All in all I find Pages to be an incredible app and I use it several times a week. For what I do it is essential. I’m happy with the progress made thus far and it’s so close to being “finished”, as in, feature complete when compared to the Mac version.  Tomorrow is the 2nd big fall event in 2018, new iPads are coming. Would be a special treat of a substantial Pages update were also announced! Come on Apple!

The shared clipboard in a multiple iPad workflow

As we come up on Apple’s October 30, 2018 event and the almost certain announcement of new iPads I’ve debated whether I will sell my current iPad Pro or keep it. Over the past few months I’ve found a great use for a second iPad when working on certain projects. Something I’ve started doing for certain tasks is using my iPad Air 2 as my reference screen. I can usually do everything just on the Pro in split screen but on occasion I’ll have a project that requires two larger screens and at that point it’s like having a dual monitor Mac.

One such task involves my use of the Affinity Apps, Designer and Photo. Both of these apps are full screen only, no split screen. Which is actually fine with me as the work I do there really requires the most screen I can get. But sometimes I need to reference both text and files for a project. If I can only have a slide over I’m limited to one or the other. I just finished such a project, a promotional postcard for which the client sent images and text to be used as content.

My workflow in this case was made so much better with the second iPad which became my text provider. On the Pro I had my Affinity Photo document and the Files app as a slideover window. I placed the two iPads side by side and got to it. I could reference the iPad Air for my clients directions and needed text. I selected text on the Air and copied it. Then on the Pro I pasted the text into place. Then I used the Files app slideover to drag and drop the images into place. In some cases this drag and drop happens from Mail, Notes, or Safari as the images provider. It’s also possible to copy the images on the second iPad for pasting into the Pro. Anything that can be copied to the system clipboard can then be pasted into the second device.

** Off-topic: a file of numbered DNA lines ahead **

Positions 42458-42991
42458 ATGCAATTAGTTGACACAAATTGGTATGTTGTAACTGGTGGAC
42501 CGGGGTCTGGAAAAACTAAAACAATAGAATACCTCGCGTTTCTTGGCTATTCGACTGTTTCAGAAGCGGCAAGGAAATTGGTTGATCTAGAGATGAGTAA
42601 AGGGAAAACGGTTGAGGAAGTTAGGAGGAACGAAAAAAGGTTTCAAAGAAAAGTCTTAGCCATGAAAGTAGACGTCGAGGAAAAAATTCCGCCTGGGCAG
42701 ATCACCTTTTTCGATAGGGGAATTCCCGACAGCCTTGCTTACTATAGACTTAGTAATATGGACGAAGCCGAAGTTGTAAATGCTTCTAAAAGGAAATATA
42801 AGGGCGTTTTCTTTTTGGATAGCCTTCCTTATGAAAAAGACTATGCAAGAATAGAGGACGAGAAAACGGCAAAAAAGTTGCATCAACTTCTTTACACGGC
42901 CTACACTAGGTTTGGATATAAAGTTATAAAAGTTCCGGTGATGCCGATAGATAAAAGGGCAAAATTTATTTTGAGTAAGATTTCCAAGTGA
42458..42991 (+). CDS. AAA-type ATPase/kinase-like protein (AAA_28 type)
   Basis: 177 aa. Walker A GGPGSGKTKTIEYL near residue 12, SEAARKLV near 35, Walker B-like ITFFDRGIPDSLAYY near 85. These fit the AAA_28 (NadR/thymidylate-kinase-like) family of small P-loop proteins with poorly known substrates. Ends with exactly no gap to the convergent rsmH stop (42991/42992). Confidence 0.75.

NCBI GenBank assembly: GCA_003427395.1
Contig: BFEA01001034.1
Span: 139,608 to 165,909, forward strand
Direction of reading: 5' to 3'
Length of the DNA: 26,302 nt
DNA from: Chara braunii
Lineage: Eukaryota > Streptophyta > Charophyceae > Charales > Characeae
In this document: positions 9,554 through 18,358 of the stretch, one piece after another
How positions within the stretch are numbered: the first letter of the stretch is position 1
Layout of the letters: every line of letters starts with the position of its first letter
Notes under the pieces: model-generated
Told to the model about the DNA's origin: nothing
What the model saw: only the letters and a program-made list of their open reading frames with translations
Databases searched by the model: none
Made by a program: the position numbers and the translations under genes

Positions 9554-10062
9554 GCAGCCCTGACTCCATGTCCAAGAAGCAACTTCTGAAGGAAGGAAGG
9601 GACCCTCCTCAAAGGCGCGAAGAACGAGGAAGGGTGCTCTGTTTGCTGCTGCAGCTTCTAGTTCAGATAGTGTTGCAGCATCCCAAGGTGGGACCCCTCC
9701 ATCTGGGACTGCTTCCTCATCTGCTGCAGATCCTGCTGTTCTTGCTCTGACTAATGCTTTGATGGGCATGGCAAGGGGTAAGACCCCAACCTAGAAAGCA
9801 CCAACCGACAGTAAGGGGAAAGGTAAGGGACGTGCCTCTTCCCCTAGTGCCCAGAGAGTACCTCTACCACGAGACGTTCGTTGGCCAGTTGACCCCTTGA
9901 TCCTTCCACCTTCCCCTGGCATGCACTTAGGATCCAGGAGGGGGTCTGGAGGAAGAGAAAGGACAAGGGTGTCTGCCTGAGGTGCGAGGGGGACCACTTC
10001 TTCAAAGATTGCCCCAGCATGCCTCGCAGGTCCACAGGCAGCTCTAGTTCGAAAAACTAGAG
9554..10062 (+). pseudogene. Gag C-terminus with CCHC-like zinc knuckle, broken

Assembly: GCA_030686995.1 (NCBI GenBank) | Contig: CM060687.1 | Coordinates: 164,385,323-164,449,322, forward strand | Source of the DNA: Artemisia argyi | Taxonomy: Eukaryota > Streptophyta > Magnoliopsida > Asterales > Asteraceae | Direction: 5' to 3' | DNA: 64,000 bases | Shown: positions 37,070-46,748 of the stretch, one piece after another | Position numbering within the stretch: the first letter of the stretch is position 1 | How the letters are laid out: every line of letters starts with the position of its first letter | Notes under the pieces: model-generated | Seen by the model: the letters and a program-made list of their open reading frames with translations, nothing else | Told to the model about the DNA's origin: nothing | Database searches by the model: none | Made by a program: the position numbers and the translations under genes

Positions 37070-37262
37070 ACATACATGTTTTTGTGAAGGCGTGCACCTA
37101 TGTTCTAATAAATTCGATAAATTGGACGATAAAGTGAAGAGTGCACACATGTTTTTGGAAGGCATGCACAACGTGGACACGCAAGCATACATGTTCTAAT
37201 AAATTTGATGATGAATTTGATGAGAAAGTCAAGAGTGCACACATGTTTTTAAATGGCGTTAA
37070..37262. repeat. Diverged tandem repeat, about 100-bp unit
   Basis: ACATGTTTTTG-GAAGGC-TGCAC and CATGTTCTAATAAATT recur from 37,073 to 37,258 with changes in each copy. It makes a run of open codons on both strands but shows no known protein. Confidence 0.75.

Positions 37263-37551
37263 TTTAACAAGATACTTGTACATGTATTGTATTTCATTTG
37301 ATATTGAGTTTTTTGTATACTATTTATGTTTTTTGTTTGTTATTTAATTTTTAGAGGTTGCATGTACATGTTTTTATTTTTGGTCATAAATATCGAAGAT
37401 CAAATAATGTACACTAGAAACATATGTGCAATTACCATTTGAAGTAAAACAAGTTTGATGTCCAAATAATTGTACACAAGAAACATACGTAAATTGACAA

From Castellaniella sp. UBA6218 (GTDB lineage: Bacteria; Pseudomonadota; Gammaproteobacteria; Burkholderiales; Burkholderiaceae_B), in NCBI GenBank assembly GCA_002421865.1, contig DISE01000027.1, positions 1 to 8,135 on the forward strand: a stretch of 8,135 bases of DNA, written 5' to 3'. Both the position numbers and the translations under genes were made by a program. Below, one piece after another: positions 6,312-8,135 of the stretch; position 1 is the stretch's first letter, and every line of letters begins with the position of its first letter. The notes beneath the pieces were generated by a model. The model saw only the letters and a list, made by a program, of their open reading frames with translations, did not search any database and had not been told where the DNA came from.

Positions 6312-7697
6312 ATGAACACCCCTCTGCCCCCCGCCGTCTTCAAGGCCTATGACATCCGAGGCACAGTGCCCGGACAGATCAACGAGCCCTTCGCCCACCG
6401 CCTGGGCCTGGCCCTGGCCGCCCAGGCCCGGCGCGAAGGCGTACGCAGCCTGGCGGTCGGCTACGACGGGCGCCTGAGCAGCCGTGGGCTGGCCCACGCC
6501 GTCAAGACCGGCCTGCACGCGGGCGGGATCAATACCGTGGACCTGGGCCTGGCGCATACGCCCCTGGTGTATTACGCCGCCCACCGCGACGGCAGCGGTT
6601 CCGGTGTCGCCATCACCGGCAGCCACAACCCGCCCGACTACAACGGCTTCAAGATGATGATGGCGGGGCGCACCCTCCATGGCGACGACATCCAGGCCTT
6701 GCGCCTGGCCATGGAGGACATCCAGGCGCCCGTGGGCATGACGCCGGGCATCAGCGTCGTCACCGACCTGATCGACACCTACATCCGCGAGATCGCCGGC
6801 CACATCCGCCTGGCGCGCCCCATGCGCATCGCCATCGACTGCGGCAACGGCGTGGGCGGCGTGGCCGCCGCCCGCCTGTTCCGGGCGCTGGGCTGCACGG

While it’s not quite the same as working with one computer and two displays it comes close to feeling like that which is what matters. Other than reaching over to the second screen or keyboard I don’t notice a slowdown to my workflow.

Batch processing images with Shortcuts

Image.jpeg

Much of the work I do involves adding new content to client websites. It’s usually a mix of text and imagery and the images can come in many forms though they usually get posted as jpg files. One of the most time consuming tasks is processing images from email or Messages. Some images are already web-optimized and can be posted as is. But more often than not they are too large or can come in file formats I need to change. Everything from Apple’s new image format HEIC to pdfs to tiffs come to me. Sometimes the image will need cropping, color or light adjustments or other work in which case I’ll open it in Affinity Photo.